Don Roach: Mike Riley can Beat Jim Langevin
Wednesday, July 04, 2012
If I say the name, Michael Riley, does anything come to mind? Nothing? That’s ok because Michael Riley is a name you will get to know over the next several months especially if you live in the second Congressional District. Riley is fighting Michael Gardner for the right to challenge incumbent Jim Langevin. Langevin has represented the 2nd District since 2001. Most recently in 2010, Langevin defeated current RI GOP Chair, Mark Zaccaria, and Independent, John Matson, carrying sixty (60) percent of the district.
It’s about the money
Zaccaria fought a great race, financially he did not have enough to compete with Langevin. For perspective at the end of the first quarter in 2010, Langevin held approximately $420,000 on hand whereas Zaccaria had a little over 53,000. That’s an 8 to 1 advantage and simply put, it’s difficult to compete against an opponent who is able to so easily outspend you.
In this race, Riley won’t enjoy a numerical advantage over Langevin in terms of dollars, but Langevin’s advantage is not as wide as it was against Zaccaria. As of the Q1 filing, Langevin held approximately $280,000 to Riley’s $111,000. That’s about a 2.5 to 1 advantage meaning Riley certainly faces an uphill battle but it appears he should be able to sustain monetary competitiveness with Langevin. Against a five time incumbent in one of the most Democratic states in the union, that’s step one in the twelve step program to elect a Republican to a congressional seat.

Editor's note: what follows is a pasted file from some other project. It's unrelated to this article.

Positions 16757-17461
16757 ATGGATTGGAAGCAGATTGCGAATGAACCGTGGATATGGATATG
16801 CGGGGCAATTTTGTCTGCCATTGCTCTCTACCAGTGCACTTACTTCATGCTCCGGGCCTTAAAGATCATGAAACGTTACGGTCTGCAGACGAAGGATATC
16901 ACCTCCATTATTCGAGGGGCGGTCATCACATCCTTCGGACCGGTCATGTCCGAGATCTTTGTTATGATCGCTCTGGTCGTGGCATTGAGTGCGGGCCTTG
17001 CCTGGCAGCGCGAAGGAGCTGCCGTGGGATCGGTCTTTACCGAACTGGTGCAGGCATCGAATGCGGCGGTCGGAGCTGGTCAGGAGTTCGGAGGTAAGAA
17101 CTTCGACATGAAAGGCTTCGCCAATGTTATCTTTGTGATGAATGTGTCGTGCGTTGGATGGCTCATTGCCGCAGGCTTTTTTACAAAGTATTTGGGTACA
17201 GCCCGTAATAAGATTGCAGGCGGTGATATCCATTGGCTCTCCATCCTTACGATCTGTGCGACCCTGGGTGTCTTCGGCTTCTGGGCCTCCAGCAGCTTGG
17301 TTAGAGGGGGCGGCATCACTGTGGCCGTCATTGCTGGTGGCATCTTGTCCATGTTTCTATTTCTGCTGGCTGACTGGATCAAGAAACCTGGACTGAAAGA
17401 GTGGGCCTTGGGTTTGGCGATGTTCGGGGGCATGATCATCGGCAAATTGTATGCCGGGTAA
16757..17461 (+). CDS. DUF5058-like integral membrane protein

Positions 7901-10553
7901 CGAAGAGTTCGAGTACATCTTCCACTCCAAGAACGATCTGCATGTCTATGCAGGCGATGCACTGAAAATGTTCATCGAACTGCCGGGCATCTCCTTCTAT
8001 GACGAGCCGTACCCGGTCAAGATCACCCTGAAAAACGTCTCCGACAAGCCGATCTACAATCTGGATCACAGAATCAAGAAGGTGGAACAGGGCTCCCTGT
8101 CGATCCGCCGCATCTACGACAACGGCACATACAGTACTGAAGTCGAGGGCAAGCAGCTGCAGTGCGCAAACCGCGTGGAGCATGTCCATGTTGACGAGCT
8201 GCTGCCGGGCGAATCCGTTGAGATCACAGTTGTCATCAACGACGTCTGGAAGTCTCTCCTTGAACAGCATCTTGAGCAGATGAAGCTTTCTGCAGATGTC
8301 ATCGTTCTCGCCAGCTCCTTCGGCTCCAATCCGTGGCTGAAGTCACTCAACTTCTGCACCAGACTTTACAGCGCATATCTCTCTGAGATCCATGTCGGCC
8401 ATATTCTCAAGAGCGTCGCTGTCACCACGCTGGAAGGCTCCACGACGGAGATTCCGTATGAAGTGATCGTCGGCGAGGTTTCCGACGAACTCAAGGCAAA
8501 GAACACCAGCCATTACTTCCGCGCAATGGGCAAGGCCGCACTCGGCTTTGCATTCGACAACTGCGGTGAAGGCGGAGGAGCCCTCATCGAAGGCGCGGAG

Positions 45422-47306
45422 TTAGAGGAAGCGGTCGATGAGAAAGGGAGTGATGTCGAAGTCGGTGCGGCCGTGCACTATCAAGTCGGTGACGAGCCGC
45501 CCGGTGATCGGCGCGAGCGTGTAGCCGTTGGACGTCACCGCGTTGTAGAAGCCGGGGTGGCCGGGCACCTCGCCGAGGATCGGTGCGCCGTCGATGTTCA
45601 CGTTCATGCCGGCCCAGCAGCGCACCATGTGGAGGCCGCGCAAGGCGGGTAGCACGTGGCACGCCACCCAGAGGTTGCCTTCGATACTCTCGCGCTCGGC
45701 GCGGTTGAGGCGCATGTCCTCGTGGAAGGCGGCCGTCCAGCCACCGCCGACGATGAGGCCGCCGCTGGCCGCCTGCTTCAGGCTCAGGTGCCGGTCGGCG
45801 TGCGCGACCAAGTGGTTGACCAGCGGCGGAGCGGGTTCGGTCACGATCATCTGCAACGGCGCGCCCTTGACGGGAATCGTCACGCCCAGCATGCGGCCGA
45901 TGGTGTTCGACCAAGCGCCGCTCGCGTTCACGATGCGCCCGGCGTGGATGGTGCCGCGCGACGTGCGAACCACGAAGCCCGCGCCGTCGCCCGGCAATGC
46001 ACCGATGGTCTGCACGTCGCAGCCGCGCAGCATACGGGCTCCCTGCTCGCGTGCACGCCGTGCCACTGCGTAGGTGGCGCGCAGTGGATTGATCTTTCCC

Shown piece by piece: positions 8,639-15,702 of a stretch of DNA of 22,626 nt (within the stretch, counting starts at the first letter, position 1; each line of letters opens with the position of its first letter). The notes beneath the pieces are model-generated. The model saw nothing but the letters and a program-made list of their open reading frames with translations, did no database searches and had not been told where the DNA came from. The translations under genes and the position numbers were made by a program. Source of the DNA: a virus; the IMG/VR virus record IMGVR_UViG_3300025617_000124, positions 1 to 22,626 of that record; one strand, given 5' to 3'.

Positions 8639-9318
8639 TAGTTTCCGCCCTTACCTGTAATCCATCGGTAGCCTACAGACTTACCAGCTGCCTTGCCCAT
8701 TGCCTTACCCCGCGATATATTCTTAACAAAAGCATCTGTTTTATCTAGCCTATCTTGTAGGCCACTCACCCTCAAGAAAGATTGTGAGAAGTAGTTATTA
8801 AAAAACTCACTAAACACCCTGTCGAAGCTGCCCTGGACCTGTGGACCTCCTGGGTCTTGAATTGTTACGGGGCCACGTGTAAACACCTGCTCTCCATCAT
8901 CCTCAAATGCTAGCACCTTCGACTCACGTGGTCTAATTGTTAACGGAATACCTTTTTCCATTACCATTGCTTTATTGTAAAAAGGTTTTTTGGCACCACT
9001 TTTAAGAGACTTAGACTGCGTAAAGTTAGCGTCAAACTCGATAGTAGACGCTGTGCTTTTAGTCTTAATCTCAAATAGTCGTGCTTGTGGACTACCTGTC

Who is Michael Riley?
Step two is establishing your brand. Riley is a complete unknown to the political scene as far as I am aware. He’s a hedge fund manager – yes, cringe you progressive sycophants! From his campaign website it seems his company has won a couple of awards recently and he appears to be a respected leader in his Narragansett community. He’s married with three children. That’s all great but I’m sure you’re more interested in his stance on issues. I’ll just summarize a few of the topics from his campaign website:
Education – Riley believes that we can’t promise benefits to educators that we can’t afford (read: pensions). He also states that we high school graduates should have fundamental finance knowledge. Lastly, he believes charter schools offer a different and thus far successful alternative that should be explored further.
Economy – Riley considers himself a fiscal conservative and states that is the number one reason he’s running for Congress. He chastises the Obama administration for increasing our national debt and instead believes we should “provide an economic environment that fosters entrepreneurship and confidence that sustains that growth.”
Immigration – Riley believes there are not enough visas for the number of people who wish to come to the country. He also states that border security is paramount to a comprehensive immigration reform bill that he suggests needs passage.